The problem of having mice in your car is no laughing matter. In addition to wreaking havoc on wiring, circuitry, and upholstery, mice are also disease-ridden and dirty. Internal and aesthetic damage aside, if left unchecked, mice can also cause severe performance issues in your vehicle, which is a precursor for potential accidents and other safety hazards. Not to mention, they have also been known to crawl inside vents, where they die and cause disgusting stench throughout the vehicle, all of which means mouse control is imminent for such a problem.
They typically get into the engine from the ground, with the help of their small size. Then they make their way inside the vehicle by either the steering columns, pedal shafts, holes around cables and or various vents. When the car is running – especially in cold weather or winter – the engine generates heat, making the inside the perfect, warm place for mice to nest. On occasion, they can also access the cabin through any cracked windows, so be careful of that in the summer or warmer days of spring and fall.
Speaking of ways mice can gain access to car cabins, it goes without saying that mouse control is best done through prevention. Make sure never to leave any openings into your vehicle that they might use to their advantage. Similarly, fall foliage isn’t your friend when it comes to this issue, as foliage surrounding your car is likely to provide a safe and concealed pathway for the mice to reach your car.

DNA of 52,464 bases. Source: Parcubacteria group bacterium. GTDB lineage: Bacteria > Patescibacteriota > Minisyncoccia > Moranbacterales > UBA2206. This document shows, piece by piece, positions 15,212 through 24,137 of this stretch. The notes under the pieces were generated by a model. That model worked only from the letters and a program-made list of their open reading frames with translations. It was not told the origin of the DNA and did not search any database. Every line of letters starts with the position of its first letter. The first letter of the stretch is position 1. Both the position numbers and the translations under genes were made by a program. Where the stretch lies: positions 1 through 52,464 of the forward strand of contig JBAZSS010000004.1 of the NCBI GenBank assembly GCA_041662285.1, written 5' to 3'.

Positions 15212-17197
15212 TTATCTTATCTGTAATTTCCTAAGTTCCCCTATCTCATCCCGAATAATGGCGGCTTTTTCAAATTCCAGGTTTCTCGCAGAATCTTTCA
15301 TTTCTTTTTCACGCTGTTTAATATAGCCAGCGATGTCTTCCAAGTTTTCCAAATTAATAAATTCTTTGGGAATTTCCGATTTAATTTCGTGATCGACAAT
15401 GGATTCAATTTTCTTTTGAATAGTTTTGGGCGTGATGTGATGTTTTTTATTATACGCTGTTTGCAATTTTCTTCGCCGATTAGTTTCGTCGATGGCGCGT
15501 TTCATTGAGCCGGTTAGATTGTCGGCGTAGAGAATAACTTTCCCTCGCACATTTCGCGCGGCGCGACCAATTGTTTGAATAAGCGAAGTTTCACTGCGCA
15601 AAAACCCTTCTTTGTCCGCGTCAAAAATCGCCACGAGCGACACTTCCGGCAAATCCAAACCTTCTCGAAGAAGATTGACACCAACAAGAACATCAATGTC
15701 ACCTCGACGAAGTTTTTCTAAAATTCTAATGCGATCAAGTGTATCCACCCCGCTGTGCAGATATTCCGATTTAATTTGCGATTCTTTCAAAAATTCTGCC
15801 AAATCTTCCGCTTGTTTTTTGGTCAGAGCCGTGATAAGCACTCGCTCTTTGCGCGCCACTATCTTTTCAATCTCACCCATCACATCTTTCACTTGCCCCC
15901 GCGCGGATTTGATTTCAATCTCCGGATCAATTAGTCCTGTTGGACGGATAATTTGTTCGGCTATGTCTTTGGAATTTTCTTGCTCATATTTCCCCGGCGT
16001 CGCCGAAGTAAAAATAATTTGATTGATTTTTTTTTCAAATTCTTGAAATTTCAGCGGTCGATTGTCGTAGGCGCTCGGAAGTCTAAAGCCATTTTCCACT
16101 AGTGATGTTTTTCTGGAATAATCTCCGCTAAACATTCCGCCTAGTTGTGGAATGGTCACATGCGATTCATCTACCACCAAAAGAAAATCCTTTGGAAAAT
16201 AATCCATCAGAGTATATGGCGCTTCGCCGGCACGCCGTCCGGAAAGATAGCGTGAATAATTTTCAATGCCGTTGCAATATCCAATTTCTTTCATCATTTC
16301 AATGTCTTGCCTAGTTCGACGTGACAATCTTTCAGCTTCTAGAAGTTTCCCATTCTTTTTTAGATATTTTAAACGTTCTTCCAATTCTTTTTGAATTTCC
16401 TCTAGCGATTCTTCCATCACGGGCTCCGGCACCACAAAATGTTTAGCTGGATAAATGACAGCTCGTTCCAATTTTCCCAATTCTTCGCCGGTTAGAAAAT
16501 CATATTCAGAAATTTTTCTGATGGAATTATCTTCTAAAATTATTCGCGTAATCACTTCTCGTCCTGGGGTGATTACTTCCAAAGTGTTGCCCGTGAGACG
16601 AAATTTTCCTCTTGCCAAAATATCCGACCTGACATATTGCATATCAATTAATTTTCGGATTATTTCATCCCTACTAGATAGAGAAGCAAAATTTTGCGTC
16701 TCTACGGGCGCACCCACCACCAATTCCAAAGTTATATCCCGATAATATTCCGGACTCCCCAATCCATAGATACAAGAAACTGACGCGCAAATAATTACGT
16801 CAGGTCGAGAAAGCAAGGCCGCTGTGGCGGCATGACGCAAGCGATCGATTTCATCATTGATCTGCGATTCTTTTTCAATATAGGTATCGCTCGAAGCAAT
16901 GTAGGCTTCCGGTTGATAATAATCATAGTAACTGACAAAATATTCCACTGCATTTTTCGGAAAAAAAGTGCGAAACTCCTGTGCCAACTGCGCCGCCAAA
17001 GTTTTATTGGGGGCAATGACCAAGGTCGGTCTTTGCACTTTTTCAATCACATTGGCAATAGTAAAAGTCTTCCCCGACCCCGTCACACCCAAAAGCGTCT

The same applies for the inside – your car will be like a magnet for mice if it’s filled with junk, such as fast-food bags, cups, tissues, garbage, candy wrappers, paper and the like. If you treat your car as a dumpster, mice will definitely treat it as a home. A crucial consideration is to make sure not to allow moisture to build up in and around your vehicle; this is because mice thrive on water and are attracted to not only warm, but moist areas as well. If condensation persists time and time again, you may want to have a mechanic take a look.
If you do come across a dead mouse in your car, MAKE SURE TO WEAR PROTECTIVE GLOVES AT ALL TIMES. Seal the carcass in two Zip-loc bags and dispose of it in an outdoor trash can. Wipe the area of mice activity with paper towels and dispose of them; then, mix 1.5 cups of bleach with a gallon of water. Use a sponge and saturate infected areas of your car with the mixture. Afterwards, dispose of the gloves and sponge and wash your forearms, hands and under-nails area of your fingers for a minimum of 5 minutes using antibacterial soap. Following these steps will not only result in a car that’s clean and safe, but one that will stay that way for a long time.